If a company is faced with imminent insolvency or over-indebtedness, the managing director must file for insolvency. Failure to do so in due time may result in him or her being held personally liable.
It is often difficult for managing directors and other governing bodies to accept that the company is facing insolvency. Understandably, every possible measure is taken to avoid insolvency in a lot of these cases. Notwithstanding this, managing directors should not under any circumstances ignore signs of imminent insolvency, as one of their duties is to file for insolvency in due time. We at the commercial law firm GRP Rainer Rechtsanwälte note that the managing director might otherwise be held personally liable for the delay in filing for insolvency. Our experience shows that many managing directors are unaware of when an insolvency petition needs to be filed and which payments can still made.
In principle, an insolvency petition must be submitted without undue delay, but no later than three weeks after the company becomes insolvent or over-indebted. A company is considered to be over-indebted if the company’s assets no longer cover its existing liabilities. In the case of insolvency, the company is no longer able to meet its payment obligations. A company is deemed to be insolvent if the vast majority of liabilities can no longer be settled, even if individual payments are still being made.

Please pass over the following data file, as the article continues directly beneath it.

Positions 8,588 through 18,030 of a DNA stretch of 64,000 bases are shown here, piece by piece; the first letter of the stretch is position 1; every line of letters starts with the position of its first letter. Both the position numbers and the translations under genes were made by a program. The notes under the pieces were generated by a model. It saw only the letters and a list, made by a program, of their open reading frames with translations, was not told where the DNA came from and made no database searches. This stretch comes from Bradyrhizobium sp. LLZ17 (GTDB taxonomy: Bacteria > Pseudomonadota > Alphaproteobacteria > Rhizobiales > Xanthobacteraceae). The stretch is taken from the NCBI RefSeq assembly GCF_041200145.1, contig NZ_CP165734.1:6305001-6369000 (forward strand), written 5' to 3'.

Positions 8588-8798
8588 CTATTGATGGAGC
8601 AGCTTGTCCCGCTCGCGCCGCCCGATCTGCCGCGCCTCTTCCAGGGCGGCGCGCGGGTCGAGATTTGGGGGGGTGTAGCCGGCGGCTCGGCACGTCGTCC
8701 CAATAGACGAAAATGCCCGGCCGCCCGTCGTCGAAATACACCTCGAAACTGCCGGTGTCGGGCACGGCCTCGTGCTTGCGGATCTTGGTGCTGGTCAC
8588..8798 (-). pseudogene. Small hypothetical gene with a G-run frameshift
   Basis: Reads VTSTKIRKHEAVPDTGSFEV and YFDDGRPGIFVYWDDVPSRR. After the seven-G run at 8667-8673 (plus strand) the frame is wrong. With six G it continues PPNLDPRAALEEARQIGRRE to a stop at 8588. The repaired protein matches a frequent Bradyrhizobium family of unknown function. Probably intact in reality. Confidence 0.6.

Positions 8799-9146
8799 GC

In that case, managing directors must above all take care to ensure that no payments are made that diminish the insolvency estate. Otherwise, they may be liable to pay damages. According to a ruling of the Bundesgerichtshof (BGH), Germany’s Federal Supreme Court, from 4 July 2017, payments made under these circumstances are only permissible if the compensation or return contribution offsets the reduction in the insolvency estate (Az.: II ZR 319/15). To this end, the compensation or return contribution to be added to the insolvency estate needs to be suitable for use by the creditors. The BGH noted that wages or services are generally not suitable for these purposes. The Court went on to state that if the managing director nevertheless arranges for payment of wages, he or she may be liable to make restitution.
A looming threat of insolvency may entail a high risk of personal liability for the managing director. That is why legal advice ought to be sought if there are signs that the company is on the verge of insolvency or over-indebtedness. Lawyers who are experienced in the field of company law can serve as expert advisers.
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